By Robbie Ward
TUPELO – Not everybody relaxes on Labor Day, a time set aside to remember working people.
While some employees had Monday off work, others continued to keep daily operations going in hospitals, businesses, restaurants and other workplaces.
Inside intensive care units at North Mississippi Medical Center, nurses cared for hurting and struggling patients.
Mary Frances Timmons, a registered nurse supervising one of the ICU sections worked a 12-hour shift. She usually doesn’t think about holidays at work but thinks about her own health when patients talk about what they’d rather do besides be in the hospital.
“I’ve always felt fortunate to go to work and help people,” she said.
In another ICU section of the hospital, registered nurse Kelli McGree monitored a patient with respiratory failure.
“I’m happy to be working today,” she said.
Labor day dates to more than 130 years ago, when 10,000 workers assembled in New York City for a parade and later inspired similar events throughout the country. The national holiday is intended to pay tribute to the social and economic achievements of American workers, but the day’s meaning is often lost.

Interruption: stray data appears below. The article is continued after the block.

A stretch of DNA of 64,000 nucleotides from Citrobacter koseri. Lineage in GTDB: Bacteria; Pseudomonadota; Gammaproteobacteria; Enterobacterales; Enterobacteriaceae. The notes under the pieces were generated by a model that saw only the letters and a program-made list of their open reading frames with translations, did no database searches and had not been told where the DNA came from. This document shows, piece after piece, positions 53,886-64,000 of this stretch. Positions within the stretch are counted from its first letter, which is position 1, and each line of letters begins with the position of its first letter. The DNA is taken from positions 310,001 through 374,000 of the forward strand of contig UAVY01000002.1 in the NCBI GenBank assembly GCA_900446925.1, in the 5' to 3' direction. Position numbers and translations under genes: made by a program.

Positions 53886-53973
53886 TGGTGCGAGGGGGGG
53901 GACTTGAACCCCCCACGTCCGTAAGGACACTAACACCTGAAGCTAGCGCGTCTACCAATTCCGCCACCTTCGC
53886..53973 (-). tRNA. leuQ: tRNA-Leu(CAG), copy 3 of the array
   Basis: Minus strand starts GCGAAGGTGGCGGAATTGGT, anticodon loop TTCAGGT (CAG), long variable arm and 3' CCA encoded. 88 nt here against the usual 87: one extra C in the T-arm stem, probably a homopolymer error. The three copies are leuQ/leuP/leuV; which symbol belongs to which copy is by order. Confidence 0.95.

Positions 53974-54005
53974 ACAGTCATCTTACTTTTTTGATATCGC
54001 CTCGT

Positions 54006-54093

Joe Atkins, journalism professor at Ole Miss and veteran journalist who often writes about labor, said people often forget efforts through the labor movement, especially in Mississippi, a state often seen as hostile toward labor unions.
“When do you even hear the word ‘labor’ other than on labor day?” he said. “Labor unions gave us the eight-hour day and 40-hour work week. They helped end child labor and got rid of sweatshops.”
For many businesses, Labor Day is another opportunity to lure customers in hopes of finding discounts on something special. At Room to Room furniture store in Tupelo, design consultant Doug Bell spent the day selling dining room tables and sofas. Working on commission, Bell didn’t mind the chance to increase sales.
“I’m just used to working on holidays,” said Bell, who has worked in retail for 15 years.